Chronic Anticholinergic Use and Dementia Risk

Summary and Comment |
December 1, 2009

Chronic Anticholinergic Use and Dementia Risk

  1. David L. Bachman, MD

A longitudinal study in community-dwelling elders suggests that chronic anticholinergic use may not only produce short-term cognitive effects but may also increase the risk for dementia.

  1. David L. Bachman, MD

Does chronic anticholinergic use, long recognized as causing cognitive impairment in older people, increase the long-term risk for dementia, particularly Alzheimer disease (AD)? And do patients who have discontinued anticholinergic medications have the same risk for dementia as chronic users?

To find out, researchers conducted an observational study in community-dwelling adults aged 65 and older. The study was partially funded by a manufacturer of anticholinergic drugs. Of the original 9077 dementia-free participants at study inception, data were available on 6912. Participants had follow-up examinations at 2 years and most also at 4 years (mean follow-up duration, 3.5 years). Cognitive measures included a word list generation task, Trail Making Tests A and B, and the Mini-Mental State Examination. A preliminary diagnosis of dementia according to DSM-IV criteria was validated by an independent panel. Anticholinergic use was assessed by means of drug-list interview for all prescription and over-the-counter medications and validated by direct inspection of prescriptions or medications whenever possible.

Of the 6912 participants, 86.4% did not report anticholinergic use at any time during the study, 2.5% reported use only at baseline (discontinuing group), and 4.6% reported use at baseline and at the 2-year follow-up or longer (continuous group). (Intermittent use was not considered.) Men and women in the continuous group had greater cognitive decline than the never-users, even after adjustments for comorbid factors (e.g., depression and Parkinson disease). Cognitive function did not differ significantly between the discontinuing group and never-users.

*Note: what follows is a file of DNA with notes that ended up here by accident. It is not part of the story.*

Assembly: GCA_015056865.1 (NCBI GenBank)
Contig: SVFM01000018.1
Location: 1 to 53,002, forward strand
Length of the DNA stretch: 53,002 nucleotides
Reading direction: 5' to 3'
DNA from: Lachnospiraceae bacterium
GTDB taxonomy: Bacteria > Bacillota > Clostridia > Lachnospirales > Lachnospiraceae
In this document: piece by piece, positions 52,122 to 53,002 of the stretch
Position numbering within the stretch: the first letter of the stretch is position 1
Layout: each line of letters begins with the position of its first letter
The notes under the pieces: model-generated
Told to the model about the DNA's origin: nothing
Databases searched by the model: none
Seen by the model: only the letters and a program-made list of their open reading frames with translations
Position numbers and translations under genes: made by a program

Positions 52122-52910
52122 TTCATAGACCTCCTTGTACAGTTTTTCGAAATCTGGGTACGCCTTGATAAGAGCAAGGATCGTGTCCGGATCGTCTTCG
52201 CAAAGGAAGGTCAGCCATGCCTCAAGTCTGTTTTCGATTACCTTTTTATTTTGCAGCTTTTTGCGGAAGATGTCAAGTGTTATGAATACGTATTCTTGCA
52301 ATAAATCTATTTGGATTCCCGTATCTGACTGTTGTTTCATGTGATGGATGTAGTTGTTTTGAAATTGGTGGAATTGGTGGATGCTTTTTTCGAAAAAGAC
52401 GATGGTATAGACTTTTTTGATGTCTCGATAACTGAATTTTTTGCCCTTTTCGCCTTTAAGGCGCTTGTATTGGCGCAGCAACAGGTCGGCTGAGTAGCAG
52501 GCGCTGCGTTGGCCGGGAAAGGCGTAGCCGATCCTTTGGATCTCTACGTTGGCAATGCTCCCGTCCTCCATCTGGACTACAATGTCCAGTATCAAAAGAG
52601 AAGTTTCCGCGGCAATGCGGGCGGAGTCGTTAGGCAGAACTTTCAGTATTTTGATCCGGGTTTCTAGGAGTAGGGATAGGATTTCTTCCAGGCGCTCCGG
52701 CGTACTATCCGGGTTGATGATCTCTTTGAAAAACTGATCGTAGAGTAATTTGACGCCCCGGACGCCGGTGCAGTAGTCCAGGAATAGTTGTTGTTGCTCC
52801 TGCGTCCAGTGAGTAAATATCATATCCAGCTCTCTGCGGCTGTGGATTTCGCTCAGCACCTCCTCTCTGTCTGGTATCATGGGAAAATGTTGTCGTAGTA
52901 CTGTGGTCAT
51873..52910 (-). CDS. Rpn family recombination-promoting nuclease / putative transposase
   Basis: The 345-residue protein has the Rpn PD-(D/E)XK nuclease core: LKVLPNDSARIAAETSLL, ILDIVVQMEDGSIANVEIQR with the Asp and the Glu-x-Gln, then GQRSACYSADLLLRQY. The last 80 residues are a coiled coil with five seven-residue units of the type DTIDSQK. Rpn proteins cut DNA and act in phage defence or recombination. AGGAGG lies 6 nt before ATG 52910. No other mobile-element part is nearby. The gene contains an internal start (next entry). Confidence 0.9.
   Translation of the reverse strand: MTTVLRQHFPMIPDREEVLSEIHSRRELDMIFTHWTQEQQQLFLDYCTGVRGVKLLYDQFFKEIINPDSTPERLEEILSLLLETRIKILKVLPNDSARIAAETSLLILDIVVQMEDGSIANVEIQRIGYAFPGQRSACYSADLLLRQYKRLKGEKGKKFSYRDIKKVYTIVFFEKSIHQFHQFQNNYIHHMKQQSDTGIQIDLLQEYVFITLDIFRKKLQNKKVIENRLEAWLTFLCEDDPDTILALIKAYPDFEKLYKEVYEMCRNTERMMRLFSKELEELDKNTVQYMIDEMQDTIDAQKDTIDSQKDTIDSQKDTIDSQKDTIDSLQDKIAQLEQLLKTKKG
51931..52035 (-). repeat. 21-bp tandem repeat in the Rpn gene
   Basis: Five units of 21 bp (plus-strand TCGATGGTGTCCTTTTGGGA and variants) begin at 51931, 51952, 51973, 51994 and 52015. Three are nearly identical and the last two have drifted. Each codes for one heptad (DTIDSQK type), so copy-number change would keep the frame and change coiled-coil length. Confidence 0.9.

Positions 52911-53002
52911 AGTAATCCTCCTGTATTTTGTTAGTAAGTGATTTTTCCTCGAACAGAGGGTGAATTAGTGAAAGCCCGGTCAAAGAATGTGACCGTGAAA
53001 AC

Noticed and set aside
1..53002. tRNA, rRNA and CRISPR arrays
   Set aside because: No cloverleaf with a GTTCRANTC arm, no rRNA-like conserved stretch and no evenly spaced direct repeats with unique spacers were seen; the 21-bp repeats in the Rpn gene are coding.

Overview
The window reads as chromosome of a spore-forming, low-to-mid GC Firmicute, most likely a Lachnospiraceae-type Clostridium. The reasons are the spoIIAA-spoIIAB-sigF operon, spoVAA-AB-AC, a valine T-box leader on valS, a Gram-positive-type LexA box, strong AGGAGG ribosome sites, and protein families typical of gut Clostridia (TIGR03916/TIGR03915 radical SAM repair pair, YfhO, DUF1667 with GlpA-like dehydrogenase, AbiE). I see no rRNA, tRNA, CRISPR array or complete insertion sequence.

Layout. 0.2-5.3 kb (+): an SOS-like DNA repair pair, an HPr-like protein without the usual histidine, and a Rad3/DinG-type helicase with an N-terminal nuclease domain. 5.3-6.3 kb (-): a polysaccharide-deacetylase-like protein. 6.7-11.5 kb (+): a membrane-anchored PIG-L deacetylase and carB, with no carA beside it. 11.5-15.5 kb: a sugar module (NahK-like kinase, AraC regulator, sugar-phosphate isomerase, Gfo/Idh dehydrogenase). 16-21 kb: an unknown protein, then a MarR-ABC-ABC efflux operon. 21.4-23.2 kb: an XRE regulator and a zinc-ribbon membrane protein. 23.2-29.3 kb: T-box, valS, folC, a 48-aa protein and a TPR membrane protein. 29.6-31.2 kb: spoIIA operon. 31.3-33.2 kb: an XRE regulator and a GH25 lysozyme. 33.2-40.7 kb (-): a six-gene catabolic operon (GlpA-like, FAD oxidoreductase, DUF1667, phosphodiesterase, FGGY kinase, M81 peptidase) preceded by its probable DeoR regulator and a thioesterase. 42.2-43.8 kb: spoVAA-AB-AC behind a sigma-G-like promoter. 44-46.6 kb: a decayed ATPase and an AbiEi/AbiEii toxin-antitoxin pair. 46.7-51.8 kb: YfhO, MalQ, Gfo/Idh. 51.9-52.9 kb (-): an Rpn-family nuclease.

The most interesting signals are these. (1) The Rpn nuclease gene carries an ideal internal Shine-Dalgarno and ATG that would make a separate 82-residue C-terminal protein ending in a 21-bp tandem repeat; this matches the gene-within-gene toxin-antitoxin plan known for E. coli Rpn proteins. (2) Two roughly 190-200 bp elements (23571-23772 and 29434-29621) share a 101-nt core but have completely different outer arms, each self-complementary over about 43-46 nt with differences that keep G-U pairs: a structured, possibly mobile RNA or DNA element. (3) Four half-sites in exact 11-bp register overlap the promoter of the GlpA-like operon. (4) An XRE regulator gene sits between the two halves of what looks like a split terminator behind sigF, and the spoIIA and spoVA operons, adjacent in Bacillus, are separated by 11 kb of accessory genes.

Among the 7123 participants included in the analysis for dementia, 221 had newly diagnosed dementia; 143 of these diagnoses were for AD. Continuous, but not discontinued, anticholinergic use was associated with increased dementia risk (hazard ratio, 1.65; P=0.05). The authors conclude that continuous anticholinergic medication use in elders may place them at increased risk for dementia or AD.


The acute risk of anticholinergic medication use in elders with or without preexisting dementia is well known. The Beers List of “potentially inappropriate medications” particularly highlights anticholinergic medications (Arch Intern Med 2003; 163:2716), which produce not only delirium and other cognitive effects but also adverse effects particularly troubling to older individuals, such as constipation and bladder retention. Despite the potential for these adverse effects, anticholinergic medications continue to be prescribed to older individuals with surprising frequency. In the present study, 14.6% of these community-dwelling participants received prescription or over-the-counter anticholinergic medications at some time during a 4-year period.

The authors raise an important concern as to whether chronic use of anticholinergic medications can increase the risk for dementia or AD, in addition to the known acute effects. They acknowledge that misdiagnosis of dementia may occur in patients taking chronic anticholinergic medication. However, chronic anticholinergic exposure may genuinely increase the long-term risk for dementia, perhaps through an effect on trophic factors or cholinergic system regulation. If so, anticholinergic medications may join late-life hormone therapy in women as iatrogenic factors that may contribute to dementia.

Dr. Bachman is Professor of Neuroscience, Medical University of South Carolina and Ralph H. Johnson VA Medical Center, Charleston.


Reader Comments (2)

Arthur Tung Physician, Ophthalmology, Taiwan

We use atropine (0.1 ~ 1%) every day for myopia control in Taiwan under the support of governmental policy. The kids may use atropine for 10-20 years without interruption. The frequency is i drop per day. The side effect is photophobia, poorer reading performance and possibly other systemic effect. Do you think this may also increase the risk of dementia in the long run? If it is risky for dementia, we need to warn the practitioners using the regiments for myopia control that is increasing worldwide.

Nichol T Iverson

These drugs have anticholinergic effects. Are they likely to increase the risk for progression to AD?

Competing interests: None declared

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